A few weeks ago, I got to be curious; I attended a lecture on Biometrics. Biometrics is the measurement of the physical and behavioural characteristics of people. Physical such as face recognition, palm veins etc and behavioural such as your gait, walk or voice. I found all of this fascinating and began to regurgitate everything I had learned to my family by saying ‘Did you know…?’ I must admit I could only maintain their interest for a few seconds and before I knew it I was alone and talking to myself!
What you might already know about Curiosity is that it is defined as ‘the recognition, pursuit and desire to explore novel, uncertain, complex and ambiguous events’. It is one of the 24 VIA character strengths and is closely linked to life satisfaction, under the umbrella of wisdom. Curiosity exists in each one of us. Overused it is referred to as nosiness and too little is referred to as disinterest. What is known for sure, is that it is essential for survival and growth.
Curious people ask questions, read deeply, take an interest in how the world and its people work but most importantly persist with challenging tasks. What I did not know is that there are 5 Types of Curiosity.
The first is Joyous exploration. This is what most people think of when they hear the word curiosity. This describes those that are always seeking out knowledge and wanting to know more about the world around them.
Second is Deprivation sensitivity- This is the ‘I need to know type of curiosity.’ The curiosity, which is sparked by a gap in our knowledge. We get curious to stop the feeling of anxiety or worry.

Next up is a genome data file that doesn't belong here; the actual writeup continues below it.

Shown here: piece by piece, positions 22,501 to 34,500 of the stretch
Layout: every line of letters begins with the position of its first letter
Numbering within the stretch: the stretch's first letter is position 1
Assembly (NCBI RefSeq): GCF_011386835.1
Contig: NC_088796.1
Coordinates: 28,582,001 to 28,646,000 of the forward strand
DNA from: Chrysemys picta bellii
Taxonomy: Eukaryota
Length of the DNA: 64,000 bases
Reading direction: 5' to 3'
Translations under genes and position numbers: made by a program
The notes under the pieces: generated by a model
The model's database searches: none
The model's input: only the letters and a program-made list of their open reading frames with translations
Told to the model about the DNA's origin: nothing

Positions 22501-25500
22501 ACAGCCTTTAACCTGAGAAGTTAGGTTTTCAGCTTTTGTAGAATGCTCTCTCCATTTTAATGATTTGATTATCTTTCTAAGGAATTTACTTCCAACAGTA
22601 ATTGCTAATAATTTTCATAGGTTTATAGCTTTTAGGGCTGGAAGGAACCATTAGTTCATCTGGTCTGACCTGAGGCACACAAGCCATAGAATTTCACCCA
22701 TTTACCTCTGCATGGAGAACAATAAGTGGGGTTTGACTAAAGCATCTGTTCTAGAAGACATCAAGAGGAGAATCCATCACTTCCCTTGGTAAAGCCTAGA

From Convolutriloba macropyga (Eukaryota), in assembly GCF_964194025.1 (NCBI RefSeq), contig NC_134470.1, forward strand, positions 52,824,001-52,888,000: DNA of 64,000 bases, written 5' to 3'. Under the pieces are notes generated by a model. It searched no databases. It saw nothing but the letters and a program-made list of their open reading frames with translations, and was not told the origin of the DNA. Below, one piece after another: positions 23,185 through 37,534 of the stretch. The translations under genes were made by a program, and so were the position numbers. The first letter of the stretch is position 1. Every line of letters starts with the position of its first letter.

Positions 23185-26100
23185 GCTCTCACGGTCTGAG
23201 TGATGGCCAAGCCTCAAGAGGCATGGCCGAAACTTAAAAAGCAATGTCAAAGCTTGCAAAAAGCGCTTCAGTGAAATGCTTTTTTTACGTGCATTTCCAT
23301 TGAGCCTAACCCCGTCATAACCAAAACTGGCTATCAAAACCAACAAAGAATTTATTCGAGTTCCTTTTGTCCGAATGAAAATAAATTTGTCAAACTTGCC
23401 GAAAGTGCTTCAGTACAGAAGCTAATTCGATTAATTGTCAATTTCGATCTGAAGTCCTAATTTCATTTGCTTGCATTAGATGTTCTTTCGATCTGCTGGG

Next, is Stress Tolerance or the ‘I can sit with the discomfort’ type of curiosity. This is experienced with new or uncertain situations. Your ability to cope with such situations and embrace an unknown, negative feeling is said to link closely to positive wellbeing.
The fourth type was Thrill Seeking This type of curiosity has nothing to do with learning but more to do with seeking out adventure. This type is known to increase stress rather than reduce it. Regretfully, I know I have indulged, more often in my youth and with friends, in this type of ‘thrill’.
Finally Social curiosity links us to the people around us. It leaves us curious about how others think and behave. It forms the foundation of our interpersonal relationships.
What I took away was an interesting perspective on this very important school value. I was reminiscent of the times that the different types of curiosity had emerged in my life. I will close by asking; ‘Which type of curiosity did you relate to the most?’
Mrs Deborrah Francis
Head of Senior Girls, Wellbeing